As for the video card, nVidia for one* does not release their drivers in such a way that they can be included in a Linux distribution. If you have an nVidia card you will need to download and install drivers for it from nVidia’s website. It is a pretty straight-forward process. I imagine the situation with ATI cards is similar.

    I hope this at least clears up some of the confusion surrounding your attempt to run Ubuntu. Email me if you need more particular assistance.

    – S’sD

    * I believe that this is due to their drivers relying on 3rd-party software code and hardware specifications that they are contractually bound to keep proprietary.

  2. vijtable says:

    S’sD, thanks for all this info. As a semi-geek, I already was aware of all of that.

    Video card: I had tried installing my (nVidia) graphics card drivers three different times using three different methods explained by three different Ubuntu forums. Never once did any of them work. One time, it broke the GUI altogether.

    Boot-Loader: When trying to edit the GRUB boot loader to make Windows the default, it wouldn’t work. I tried what several Ubuntu forums told me to do. I killed and re-installed Ubuntu, and tried again, but no dice. Seriously. I know that it can be edited, but the OS simply wouldn’t let me. I felt like I was dealing with Internet Explorer.

    MBR: As for MBR, I understand, I know that Windows has its own MBR (as evidenced by being able to restore it). I remember Red Hat was kind enough to tell me I had different options for booting. With it, all I had to do was hold down a key (“Alt”, I think) for it to load Red Hat instead of following the standard MBR process. Windows still was the default, and would automatically load.

    My post was to demonstrate that Ubuntu is not for human beings, but is still very much for geeks and by geeks, and it ignores some glaring issues. Clearly I’m not afraid to break my computer, but I want something to do what it says it’ll do… No matter who makes it. This is where Apple is better than most, and Microsoft is better than we think.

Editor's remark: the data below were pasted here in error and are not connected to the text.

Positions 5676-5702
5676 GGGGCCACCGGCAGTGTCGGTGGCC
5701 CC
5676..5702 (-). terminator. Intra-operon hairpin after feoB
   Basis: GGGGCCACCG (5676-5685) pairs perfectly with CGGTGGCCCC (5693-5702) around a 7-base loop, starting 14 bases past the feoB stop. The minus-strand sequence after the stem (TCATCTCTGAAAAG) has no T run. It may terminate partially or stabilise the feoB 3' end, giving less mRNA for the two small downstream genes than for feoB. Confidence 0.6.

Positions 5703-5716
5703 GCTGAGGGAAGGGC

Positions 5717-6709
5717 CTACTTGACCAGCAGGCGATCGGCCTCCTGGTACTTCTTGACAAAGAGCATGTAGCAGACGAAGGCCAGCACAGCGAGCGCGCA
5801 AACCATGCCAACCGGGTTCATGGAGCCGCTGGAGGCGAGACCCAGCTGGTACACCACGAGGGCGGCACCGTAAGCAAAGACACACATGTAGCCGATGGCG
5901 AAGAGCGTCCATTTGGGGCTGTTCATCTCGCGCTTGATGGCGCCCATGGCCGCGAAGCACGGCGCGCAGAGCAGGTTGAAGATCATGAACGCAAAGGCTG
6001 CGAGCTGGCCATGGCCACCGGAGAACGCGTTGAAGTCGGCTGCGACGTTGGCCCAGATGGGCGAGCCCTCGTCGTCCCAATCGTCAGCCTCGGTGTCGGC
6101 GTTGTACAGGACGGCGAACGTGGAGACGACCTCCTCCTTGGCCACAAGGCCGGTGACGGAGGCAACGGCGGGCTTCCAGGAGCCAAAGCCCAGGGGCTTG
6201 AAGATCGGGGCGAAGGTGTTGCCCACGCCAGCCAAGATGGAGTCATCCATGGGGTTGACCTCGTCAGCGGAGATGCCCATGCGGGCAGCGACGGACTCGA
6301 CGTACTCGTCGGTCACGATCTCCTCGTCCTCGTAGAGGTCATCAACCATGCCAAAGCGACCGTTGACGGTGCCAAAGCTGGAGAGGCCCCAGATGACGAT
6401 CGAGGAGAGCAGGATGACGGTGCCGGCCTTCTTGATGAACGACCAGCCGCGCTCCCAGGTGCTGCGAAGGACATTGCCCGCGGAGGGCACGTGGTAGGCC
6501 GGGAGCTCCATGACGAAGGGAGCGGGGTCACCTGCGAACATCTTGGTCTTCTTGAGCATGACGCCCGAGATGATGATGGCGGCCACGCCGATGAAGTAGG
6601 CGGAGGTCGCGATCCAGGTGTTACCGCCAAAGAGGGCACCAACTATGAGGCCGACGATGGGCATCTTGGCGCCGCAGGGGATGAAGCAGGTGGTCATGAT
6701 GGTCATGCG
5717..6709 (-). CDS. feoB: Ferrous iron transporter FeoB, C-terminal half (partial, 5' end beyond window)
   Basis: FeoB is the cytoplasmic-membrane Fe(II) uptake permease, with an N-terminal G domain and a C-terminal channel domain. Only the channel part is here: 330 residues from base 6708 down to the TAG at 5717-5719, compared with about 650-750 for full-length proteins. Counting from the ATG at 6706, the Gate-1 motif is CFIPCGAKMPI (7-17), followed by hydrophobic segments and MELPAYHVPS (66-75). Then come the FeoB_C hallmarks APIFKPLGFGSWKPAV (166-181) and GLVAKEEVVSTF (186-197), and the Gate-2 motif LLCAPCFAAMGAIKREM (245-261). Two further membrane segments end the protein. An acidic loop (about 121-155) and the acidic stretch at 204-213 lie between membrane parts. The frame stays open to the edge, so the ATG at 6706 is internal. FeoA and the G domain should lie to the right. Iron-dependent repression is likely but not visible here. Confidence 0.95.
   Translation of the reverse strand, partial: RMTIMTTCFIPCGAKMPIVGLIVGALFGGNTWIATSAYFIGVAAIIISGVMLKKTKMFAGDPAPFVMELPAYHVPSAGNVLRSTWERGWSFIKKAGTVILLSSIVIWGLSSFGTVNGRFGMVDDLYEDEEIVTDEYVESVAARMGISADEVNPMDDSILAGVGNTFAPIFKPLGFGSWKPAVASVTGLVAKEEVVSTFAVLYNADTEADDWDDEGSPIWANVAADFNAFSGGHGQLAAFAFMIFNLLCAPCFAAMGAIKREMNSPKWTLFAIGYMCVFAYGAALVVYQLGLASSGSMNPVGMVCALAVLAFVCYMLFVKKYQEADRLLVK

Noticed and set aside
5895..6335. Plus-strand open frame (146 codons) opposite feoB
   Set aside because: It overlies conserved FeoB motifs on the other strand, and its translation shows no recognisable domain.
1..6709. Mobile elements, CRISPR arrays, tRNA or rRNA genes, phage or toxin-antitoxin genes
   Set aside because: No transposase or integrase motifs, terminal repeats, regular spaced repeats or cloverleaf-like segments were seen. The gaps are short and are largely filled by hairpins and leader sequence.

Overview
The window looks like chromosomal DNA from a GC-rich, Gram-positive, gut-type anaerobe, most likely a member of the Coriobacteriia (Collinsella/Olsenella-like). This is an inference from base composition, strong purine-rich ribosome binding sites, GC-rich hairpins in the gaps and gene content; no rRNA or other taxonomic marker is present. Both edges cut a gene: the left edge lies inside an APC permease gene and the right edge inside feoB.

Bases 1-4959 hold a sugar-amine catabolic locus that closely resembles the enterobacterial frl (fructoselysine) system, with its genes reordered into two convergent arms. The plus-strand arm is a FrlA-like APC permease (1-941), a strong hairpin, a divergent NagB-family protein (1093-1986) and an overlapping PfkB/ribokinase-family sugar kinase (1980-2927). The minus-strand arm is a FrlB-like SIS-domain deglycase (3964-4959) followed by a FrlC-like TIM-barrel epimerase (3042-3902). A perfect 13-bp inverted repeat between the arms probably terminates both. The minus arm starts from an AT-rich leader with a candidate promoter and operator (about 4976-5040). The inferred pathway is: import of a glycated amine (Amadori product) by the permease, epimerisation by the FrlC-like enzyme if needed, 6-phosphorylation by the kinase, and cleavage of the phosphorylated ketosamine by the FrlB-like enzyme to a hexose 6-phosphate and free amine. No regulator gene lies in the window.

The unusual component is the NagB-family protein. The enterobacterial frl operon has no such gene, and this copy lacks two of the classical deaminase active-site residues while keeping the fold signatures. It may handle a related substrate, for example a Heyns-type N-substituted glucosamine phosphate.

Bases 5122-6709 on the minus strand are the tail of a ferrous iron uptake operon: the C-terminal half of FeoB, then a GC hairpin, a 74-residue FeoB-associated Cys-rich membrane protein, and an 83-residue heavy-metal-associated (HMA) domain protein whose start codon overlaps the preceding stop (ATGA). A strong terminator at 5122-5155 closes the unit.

3. Hendy Irawan says:

    About the default, the way is just to:

    sudo vim /boot/grub/menu.lst

    Edit the “default” line to the number of Windows in the list of operating systems. You may also want to run: sudo update-grub (or grub-update?)
    And it works.

    I have the opposite case. I can’t boot to Ubuntu because Windows install messes it up. And hey, did Windows tell me “your MBR is going to be overwritten?” I guess it didn’t! And yet nobody complains.

    At least in Ubuntu/GRUB I can still boot other operating systems when I want to.

  4. Hendy Irawan says:

    About restoring Windows MBR though, if you can boot Windows then it’s actually pretty straightforward.

    You need to have Recovery Console. Yes you need the “CD”, actually Windows XP files in your hard disk can do, it’s much more convenient than booting Recovery Console from CD. First you need to go to i386 directory then:
    winnt32 /cmdcons

    That’ll install it, after that you reboot and you get Recovery Console as an option. Do:

    That’s it and you’re done.

    PS: BTW, I think installing Recovery Console should be the first thing anyone would want to do after installing Windows [XP].

  5. vijtable says:

    Hendy – As I note in my post and the comments, I was able to correct the problem. To your arguments, I never claimed that Microsoft is perfect, nor did I claim they do things right. However, Ubuntu, by claiming to be “for people”, should be uninstallable. The product positions itself as a Windows alternative. Not being easily uninstallable makes it equivalent to RealPlayer. Not being able to get grub to default Windows, despite repeated attempts using Ubuntu forums techniques, makes it as bad as IE.

    Honestly, all these fixes you mention are NOT “for people”. That is the point. The goal of any operating system for real people is that the user never needs to go into a console/command line interface. GUI is key. Apple figured this out ages ago. Microsoft, slow on the uptake, also figured this out. The type of person installing it should never need to learn “sudo”. That’s the point.

    Finally, if Red Hat can work with Windows bootloader, why can’t Ubuntu? Seriously, is this a licensing thing?

  6. sindhu s says:

    i wiped out my 160gb hdd, in the excitement of ubuntu ;/
    here’s my experience. >

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Idealink by vijtable is licensed under a Creative Commons Attribution-Share Alike 3.0 United States License.
Based on a work by various sources, as cited.